A burglary turns into a constitutional crisis
Watergate break-in: June 17, 1972
(CNN) -- Initially dismissed by the White House as a "third-rate burglary," the June 17, 1972, break-in at Democratic National Committee headquarters mushroomed into a constitutional crisis that led to the resignation of President Richard Nixon.
The scandal began during the run-up to that year's presidential election, when Democratic Sen. George McGovern was running against Nixon. Five men were arrested at DNC's headquarters at the Watergate office-hotel-apartment complex in Washington.
The men were at DNC headquarters to photograph key documents and replace eavesdropping equipment installed during a previous break-in. A Watergate security guard discovered them and called the police, who arrested the five men at gunpoint in the DNC offices.
The burglars were found to be part of the "plumbers," a White House unit set up to investigate leaks of sensitive information after the release of the Pentagon Papers. One of the burglars, retired CIA employee James McCord, was employed by the Committee to Re-elect the President as a security consultant.
Ron Ziegler, the White House press secretary, downplayed the break-in as a "third-rate burglary." The White House went to great lengths publicly to distance the president from the burglars and their two bosses, E. Howard Hunt, a former CIA operative and White House consultant, and G. Gordon Liddy, a former FBI agent who worked for the re-election committee.
Initially, the scandal had little effect. Nixon was re-elected that November in a landslide, winning 61 percent of the popular vote over McGovern.
But in the months after his second inauguration, FBI agents, journalists and congressional investigations began to piece together details of the scandal that pointed to White House involvement.
Carl Bernstein and Bob Woodward, two reporters for The Washington Post, pursued the story immediately after the break-in. The two reporters filed groundbreaking stories on Watergate and were aided by a source known as "Deep Throat" who has never been publicly identified. Their work eventually won the Post the Pulitzer Prize for Public Service and ensured their place in journalism history.
"It was not about a break-in, a single break-in. It was about a pattern of illegal activities involving beating up members of the political opposition physically, stealing their memos, wiretapping political opponents, breaking into offices of psychiatrists, firebombing think tanks," Bernstein told CNN in 2003.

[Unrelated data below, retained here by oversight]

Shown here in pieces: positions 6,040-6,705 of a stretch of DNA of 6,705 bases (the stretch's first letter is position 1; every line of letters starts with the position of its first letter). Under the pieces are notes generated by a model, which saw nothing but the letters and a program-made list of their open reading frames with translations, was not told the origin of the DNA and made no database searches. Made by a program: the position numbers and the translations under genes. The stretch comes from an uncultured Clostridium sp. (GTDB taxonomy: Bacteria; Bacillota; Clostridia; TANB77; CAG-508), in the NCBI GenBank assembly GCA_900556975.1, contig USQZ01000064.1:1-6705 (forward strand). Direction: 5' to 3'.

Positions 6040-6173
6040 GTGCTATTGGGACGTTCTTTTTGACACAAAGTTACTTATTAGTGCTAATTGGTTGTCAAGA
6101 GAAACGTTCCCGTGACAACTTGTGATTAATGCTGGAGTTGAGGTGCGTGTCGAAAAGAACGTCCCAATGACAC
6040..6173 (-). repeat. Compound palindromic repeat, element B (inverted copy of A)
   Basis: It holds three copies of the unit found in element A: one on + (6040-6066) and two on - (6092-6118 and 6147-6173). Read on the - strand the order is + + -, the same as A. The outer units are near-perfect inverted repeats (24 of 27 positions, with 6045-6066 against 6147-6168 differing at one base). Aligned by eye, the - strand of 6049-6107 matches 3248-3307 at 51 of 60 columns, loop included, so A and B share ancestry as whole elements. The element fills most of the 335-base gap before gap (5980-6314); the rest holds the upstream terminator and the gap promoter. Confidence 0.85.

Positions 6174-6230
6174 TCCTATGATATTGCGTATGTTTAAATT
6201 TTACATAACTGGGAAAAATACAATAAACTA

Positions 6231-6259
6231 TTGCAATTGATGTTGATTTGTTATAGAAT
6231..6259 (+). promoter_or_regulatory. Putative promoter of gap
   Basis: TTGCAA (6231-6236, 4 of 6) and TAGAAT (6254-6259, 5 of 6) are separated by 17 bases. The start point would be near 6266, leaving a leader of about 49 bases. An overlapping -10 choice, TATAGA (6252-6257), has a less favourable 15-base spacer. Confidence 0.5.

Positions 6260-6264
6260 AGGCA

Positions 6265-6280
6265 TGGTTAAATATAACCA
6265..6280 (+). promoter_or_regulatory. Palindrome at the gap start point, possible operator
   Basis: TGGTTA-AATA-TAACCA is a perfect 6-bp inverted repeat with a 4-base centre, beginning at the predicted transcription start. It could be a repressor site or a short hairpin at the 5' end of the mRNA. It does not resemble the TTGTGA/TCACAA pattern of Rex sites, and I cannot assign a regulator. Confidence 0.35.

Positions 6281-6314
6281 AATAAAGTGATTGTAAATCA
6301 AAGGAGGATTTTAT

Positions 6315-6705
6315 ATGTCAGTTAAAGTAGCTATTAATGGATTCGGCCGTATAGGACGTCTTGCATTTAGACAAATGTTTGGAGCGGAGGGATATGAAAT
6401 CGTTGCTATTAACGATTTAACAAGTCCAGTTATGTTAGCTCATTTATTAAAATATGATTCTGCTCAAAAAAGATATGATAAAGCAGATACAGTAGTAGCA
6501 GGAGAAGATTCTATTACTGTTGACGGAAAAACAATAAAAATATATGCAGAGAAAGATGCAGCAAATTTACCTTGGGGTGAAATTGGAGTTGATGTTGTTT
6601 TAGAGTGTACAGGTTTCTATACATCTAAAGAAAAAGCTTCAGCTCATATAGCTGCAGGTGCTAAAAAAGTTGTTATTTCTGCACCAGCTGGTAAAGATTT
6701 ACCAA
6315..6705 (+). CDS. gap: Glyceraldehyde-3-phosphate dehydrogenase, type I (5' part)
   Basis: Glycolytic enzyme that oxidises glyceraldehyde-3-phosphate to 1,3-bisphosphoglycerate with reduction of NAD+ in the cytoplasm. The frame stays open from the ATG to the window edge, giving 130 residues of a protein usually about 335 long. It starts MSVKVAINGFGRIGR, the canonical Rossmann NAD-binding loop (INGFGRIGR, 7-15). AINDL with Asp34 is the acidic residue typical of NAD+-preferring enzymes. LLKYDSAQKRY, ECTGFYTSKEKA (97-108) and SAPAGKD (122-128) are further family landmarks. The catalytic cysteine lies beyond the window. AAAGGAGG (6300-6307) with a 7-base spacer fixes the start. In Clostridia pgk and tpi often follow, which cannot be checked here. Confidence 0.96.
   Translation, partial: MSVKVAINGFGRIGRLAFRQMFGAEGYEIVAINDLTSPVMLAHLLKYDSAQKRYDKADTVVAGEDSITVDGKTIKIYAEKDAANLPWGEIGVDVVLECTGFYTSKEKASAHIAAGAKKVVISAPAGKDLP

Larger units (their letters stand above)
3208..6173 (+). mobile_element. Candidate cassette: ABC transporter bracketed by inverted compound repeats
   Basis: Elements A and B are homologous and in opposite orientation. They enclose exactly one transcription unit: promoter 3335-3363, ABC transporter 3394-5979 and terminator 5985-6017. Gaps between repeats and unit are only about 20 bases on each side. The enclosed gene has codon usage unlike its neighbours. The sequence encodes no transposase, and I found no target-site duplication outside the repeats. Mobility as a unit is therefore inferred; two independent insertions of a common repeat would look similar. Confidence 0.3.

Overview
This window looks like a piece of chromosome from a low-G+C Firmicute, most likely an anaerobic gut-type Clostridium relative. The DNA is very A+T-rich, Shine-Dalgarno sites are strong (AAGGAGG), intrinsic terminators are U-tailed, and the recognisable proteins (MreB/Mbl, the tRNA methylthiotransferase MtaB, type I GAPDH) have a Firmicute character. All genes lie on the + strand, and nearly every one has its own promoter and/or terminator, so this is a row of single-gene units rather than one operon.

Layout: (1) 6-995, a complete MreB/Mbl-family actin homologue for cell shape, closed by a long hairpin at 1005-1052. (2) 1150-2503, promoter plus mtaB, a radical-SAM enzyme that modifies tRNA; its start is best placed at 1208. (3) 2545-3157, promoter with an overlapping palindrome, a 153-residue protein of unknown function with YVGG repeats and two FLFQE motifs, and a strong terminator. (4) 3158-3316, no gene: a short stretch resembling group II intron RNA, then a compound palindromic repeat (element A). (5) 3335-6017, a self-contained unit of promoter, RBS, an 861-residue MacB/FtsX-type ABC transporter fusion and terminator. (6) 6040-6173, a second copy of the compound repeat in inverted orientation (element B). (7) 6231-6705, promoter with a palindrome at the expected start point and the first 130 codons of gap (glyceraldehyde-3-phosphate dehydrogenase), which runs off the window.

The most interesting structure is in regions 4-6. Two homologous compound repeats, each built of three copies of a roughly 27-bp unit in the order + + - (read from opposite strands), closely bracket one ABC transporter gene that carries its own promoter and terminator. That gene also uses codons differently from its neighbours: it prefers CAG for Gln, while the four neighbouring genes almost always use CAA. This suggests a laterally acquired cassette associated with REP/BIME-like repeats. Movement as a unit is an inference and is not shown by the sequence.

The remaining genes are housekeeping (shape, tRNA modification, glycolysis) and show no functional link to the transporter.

In January 1973, the burglars, Liddy and Hunt went on trial. Four of the burglars and Hunt ended their trials by pleading guilty while Liddy and McCord were convicted of conspiracy and burglary charges.
The trial was followed in February by a 77-0 vote in the Senate to create a special investigative committee to look into Watergate.
The scandal deepened when U.S. District Judge John Sirica, who presided over the trials of the burglars, released in March 1973 a letter written to him by McCord in which McCord claimed perjury was committed during the trial and that White House officials had pressured the defendants to plead guilty.
This Chapstick tube that had a hidden microphone in it was a government exhibit in one of the Watergate trials.
As the scandal progressed, many Nixon administration officials linked to the break-in and cover-up were convicted of charges relating to Watergate. The list included John Mitchell, Nixon's onetime campaign chairman and former attorney general, former White House Chief of Staff H.R. Haldeman, John Dean, Nixon's White House counsel, and John Ehrlichman, Nixon's domestic policy adviser.
Then on July 13, 1973, a White House aide named Alexander Butterfield told the Senate committee's staff members about the taping system that recorded Nixon's Oval Office conversations. Three days later, the revelation became public in a televised hearing.